Budapest 2024 has opened a visitor centre on the River Danube ©Budapest 2024

Budapest 2024 organisers have opened a "unique" interactive visitor centre in the Hungarian capital, which will aim to showcase the "originality and world-class thinking" of the city's bid for the Olympic and Paralympic Games.

The complex is housed on a 700-square-metre barge on the River Danube, which Budapest hopes to use as a key transport artery in eight years time.

It is situated opposite Hungary's Parliament building and near to Batthyány Square, with admission free between 11am and 7pm from Tuesday to Sunday.

It is hoped 10,000 visitors will be welcomed over the next 12 months, where exhibits in two pavilions used to argue why Budapest should host the Olympics.

In the first of these, focus is given to the upcoming 2017 International Swimming Federation (FINA) World Championships in the city, which organisers say proves capability of hosting world-class sporting events.

Among the features will be digital versions of swimmers Tamás Kenderesi and Boglárka Kapás - both bronze medallists in the pool at the Rio 2016 Olympics last month - and a virtual reality tour of the Budapest Aquatic Centre.

The second pavilion will explain the "creativity and confidence" of the Budapest bid which will highlight the "master-plan" for the Games with emphasis on the "accessibility and proximity" of venues.

Guests will be able to take a virtual reality tour of the Aquatics Centre ©Budapest 2024
Guests will be able to take a virtual reality tour of the Aquatics Centre ©Budapest 2024

Sustainability and legacy plans are also exhibited to explain the benefits for both the nation and the region.

Elsewhere, an arrival area where visitors can disembark from boats will feature a giant model of the Budapest 2024 bid logo.

The Mayor of Budapest István Tarlós, together with chairman of the Budapest 2024 bid, Balázs Fürjes, and chairman of the Budapest Athletes’ Commission, Agnés Kovács, have officially opened the centre.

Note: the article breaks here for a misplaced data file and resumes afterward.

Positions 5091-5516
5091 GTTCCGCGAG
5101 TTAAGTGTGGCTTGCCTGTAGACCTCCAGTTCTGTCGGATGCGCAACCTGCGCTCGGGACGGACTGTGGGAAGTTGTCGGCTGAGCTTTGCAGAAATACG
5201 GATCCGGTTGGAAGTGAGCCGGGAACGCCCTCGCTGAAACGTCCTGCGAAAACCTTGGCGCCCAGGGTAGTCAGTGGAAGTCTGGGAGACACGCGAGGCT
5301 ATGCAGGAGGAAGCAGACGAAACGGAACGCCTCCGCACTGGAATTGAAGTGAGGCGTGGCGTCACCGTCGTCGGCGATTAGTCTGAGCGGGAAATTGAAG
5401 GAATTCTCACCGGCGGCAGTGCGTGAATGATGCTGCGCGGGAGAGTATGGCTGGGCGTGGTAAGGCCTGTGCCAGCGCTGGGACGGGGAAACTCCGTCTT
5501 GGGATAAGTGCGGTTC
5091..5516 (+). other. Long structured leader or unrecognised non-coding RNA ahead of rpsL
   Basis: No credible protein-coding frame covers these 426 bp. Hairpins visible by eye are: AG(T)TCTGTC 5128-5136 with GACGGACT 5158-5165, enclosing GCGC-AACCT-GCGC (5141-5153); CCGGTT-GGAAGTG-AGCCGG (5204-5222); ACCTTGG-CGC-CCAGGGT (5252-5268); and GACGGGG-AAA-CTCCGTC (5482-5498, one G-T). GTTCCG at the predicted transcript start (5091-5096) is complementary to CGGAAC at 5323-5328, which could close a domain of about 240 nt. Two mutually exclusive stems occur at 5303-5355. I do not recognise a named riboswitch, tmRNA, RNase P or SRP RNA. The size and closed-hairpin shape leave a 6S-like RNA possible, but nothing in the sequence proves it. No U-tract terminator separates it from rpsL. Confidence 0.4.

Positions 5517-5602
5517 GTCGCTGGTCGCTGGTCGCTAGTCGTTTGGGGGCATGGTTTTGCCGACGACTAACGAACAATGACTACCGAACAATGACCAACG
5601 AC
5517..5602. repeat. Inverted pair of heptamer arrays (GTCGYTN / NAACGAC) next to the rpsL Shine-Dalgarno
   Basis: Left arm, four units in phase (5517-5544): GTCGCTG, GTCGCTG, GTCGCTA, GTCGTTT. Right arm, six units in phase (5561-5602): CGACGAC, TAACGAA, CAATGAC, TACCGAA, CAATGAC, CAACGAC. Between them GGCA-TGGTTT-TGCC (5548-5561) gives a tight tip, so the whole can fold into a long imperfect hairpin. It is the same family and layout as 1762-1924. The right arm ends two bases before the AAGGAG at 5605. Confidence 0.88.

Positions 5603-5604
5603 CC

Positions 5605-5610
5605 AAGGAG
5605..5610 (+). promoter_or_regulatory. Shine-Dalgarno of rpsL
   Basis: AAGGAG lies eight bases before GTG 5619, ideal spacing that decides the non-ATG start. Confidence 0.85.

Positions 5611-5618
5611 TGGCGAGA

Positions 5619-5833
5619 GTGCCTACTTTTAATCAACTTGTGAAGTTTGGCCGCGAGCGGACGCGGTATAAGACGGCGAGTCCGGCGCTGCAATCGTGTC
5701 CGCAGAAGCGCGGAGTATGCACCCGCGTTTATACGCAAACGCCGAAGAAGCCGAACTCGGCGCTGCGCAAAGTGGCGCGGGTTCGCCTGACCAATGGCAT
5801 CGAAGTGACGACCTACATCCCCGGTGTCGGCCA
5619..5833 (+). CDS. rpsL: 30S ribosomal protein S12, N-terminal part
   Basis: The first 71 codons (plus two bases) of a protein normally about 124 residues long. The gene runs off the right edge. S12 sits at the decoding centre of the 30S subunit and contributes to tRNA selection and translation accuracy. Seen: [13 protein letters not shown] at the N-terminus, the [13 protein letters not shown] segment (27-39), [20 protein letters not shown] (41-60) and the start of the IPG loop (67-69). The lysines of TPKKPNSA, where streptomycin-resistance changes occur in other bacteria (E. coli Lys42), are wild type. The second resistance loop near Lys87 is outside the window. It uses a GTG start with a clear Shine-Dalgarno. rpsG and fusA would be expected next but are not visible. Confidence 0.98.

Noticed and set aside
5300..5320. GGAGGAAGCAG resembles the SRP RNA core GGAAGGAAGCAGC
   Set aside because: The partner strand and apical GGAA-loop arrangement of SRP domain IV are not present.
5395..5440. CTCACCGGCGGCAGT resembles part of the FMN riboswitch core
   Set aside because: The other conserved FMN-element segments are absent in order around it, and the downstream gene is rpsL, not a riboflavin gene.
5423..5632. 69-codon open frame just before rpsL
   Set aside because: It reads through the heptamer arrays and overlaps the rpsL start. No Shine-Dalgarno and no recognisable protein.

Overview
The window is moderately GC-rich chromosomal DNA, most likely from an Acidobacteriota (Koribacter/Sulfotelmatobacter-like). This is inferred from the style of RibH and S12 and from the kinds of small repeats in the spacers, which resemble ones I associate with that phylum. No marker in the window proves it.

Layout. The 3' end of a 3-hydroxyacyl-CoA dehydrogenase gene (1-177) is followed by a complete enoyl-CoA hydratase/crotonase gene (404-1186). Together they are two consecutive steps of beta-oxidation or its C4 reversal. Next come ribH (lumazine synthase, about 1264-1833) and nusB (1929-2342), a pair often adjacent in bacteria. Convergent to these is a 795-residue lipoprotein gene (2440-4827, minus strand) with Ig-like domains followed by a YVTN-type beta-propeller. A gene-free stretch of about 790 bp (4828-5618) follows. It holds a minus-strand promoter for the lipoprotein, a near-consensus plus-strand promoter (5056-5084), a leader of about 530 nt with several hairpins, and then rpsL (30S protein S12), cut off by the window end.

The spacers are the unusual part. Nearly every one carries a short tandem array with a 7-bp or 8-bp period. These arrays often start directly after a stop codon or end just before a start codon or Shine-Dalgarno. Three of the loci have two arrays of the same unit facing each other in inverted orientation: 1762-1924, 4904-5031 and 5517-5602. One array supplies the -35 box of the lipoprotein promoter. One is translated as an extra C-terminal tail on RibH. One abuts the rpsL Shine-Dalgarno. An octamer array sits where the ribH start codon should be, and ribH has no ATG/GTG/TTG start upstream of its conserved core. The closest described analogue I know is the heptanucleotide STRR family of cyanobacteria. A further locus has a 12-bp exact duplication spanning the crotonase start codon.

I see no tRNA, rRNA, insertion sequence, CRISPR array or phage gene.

"The FINA Championships are really important to us, not just because Hungary is strong in swimming, but because we are also strong in hosting international sporting events," said Fürjes.

"It shows our ability to deliver a world-class sporting venue on time and under budget, especially as we stepped in after Mexico's withdrawal.

"In fact we have developed a first world record in swimming on dry land due to our fast delivery of venue design and build.

"We look forward to hosting the European Youth Olympic Festival (EYOF) in Györ, also in summer 2017. 

"The size of these Games is equal to one-and-a-half times that of the Winter Olympics."

Budapest is competing against Los Angeles and Paris to win the hosting rights for 2024, with Rome's bid now as good as dead following the decision of Virginia Raggi, the Italian capital's Mayor, not to back it.

The Hungarian attempt is seen by many as being an outsider against its two rivals, but the International Olympic Committee's (IOC) Agenda 2020 reforms, which call for more cost-effective and compact Games, have given hope to the smaller contender.

The IOC will elect a host on September 13 next year, at its Session in Peru's capital Lima.

"It’s great to be working together with the bid team and the city authorities to deliver a new facility to promote the dynamism and ambition of Budapest," said Tarlós.